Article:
‘More women will suffer from mental disorders’ after Covid-19, warn experts
Feminization of care work, family workload and gender violence undermine women’s mental health
Already more prone to suffering from mental disorders on a regular basis, women—experts say—will disproportionately be affected by the coronavirus pandemic and the lockdowns enacted to prevent its spread.
In an interview with Catalan News, Judith Usall, the coordinator of the Working and Research Group on Women’s Mental Health (GTRDSM) at the Catalan Society of Psychology and Mental Health (SCPiSM), warns that the Covid-19 crisis will hit women’s mental health harder due to its specificities. Therefore, she says, measures including a gender perspective are needed.
How will the pandemic affect women’s mental health?
Every time there is a crisis mental health issues increase. For women, the risk is already higher. But the circumstances of this current crisis make us think that even more women will suffer from mental disorders. Why? There is a greater number of women professionals who worked during the pandemic, such as doctors, nurses, or cleaners. Teachers also suffered, and many are women. Moreover, women are often in charge of childcare and household chores.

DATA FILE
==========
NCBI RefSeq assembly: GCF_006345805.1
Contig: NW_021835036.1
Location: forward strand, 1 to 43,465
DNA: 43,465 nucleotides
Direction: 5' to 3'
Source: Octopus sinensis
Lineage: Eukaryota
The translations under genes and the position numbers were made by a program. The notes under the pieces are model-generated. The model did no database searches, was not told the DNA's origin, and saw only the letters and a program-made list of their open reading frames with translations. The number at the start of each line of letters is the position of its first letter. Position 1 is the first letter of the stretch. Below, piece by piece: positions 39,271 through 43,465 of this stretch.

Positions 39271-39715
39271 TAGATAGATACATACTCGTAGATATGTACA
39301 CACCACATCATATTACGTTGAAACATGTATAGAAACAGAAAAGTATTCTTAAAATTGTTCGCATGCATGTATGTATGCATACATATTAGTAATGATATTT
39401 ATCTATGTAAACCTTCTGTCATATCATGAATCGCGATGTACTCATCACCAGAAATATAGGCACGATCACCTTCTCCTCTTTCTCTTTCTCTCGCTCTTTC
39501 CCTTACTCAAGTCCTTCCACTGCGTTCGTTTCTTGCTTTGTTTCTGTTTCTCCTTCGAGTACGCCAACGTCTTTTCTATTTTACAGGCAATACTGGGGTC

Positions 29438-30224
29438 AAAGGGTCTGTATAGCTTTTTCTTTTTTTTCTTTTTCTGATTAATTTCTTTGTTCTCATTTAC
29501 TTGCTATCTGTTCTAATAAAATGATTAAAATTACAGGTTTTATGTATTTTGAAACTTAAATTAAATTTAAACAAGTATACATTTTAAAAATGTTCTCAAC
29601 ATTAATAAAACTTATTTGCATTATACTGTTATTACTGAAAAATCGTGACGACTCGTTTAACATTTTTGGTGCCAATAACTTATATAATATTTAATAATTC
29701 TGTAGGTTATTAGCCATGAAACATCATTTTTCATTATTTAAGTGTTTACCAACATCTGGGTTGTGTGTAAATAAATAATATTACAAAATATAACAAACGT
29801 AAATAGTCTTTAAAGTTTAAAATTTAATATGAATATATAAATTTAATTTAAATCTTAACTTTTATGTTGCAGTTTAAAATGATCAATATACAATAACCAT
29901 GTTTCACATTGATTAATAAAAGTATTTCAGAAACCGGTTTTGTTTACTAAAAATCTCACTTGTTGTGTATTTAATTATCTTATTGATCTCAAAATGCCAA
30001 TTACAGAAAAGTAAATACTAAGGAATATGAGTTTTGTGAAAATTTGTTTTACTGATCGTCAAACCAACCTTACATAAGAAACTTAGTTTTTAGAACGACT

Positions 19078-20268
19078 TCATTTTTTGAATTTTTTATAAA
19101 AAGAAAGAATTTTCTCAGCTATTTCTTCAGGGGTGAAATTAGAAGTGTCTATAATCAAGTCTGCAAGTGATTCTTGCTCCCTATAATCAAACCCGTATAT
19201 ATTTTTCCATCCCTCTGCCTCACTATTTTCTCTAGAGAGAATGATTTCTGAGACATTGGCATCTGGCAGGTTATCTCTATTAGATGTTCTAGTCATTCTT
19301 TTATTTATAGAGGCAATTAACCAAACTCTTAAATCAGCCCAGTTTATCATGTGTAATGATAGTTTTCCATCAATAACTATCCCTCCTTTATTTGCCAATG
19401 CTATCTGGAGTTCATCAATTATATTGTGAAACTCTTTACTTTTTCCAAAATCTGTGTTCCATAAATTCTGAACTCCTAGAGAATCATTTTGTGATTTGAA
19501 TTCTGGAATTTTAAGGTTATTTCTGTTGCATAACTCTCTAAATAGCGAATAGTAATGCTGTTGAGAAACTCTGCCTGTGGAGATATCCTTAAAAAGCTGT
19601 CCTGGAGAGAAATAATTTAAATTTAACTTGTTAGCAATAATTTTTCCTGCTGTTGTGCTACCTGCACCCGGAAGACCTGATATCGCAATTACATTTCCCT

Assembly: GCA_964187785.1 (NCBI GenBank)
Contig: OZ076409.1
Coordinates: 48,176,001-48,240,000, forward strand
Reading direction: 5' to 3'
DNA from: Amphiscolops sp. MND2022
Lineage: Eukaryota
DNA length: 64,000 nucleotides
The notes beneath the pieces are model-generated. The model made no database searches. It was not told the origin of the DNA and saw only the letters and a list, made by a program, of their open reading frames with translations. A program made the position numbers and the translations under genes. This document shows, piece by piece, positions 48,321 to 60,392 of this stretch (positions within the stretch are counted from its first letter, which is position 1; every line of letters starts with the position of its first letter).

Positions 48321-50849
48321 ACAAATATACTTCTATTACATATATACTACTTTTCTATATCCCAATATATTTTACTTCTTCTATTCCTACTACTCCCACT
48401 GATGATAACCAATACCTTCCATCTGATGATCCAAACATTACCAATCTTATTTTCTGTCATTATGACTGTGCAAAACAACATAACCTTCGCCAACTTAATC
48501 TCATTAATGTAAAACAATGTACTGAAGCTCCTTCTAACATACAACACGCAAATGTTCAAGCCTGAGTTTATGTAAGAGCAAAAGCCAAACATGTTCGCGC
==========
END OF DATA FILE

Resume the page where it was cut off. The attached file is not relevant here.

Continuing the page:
What could be done?
When returning to work, we should take into account whether people have children. We must consider work-life balance measures for both men and women. We should ask everyone what their needs are at home. Are they looking after children? Are they looking after their parents? We must take all of this into account.
Has violence against women increased?
Women who suffer violence are locked up with their assailants, so the risk is higher. Worldwide reports show that the number of women reporting abuse has increased dramatically. During these months, in Catalonia and all around the world, there are men who have killed their current or former partners.
How did the lockdown affect pregnant women?
They remained locked up, unable to share their pregnancy, with fewer visitors than normal. This surely hampered the monitoring of their pregnancy. When giving birth, they might have experienced it as what we always try to avoid: a medical experience.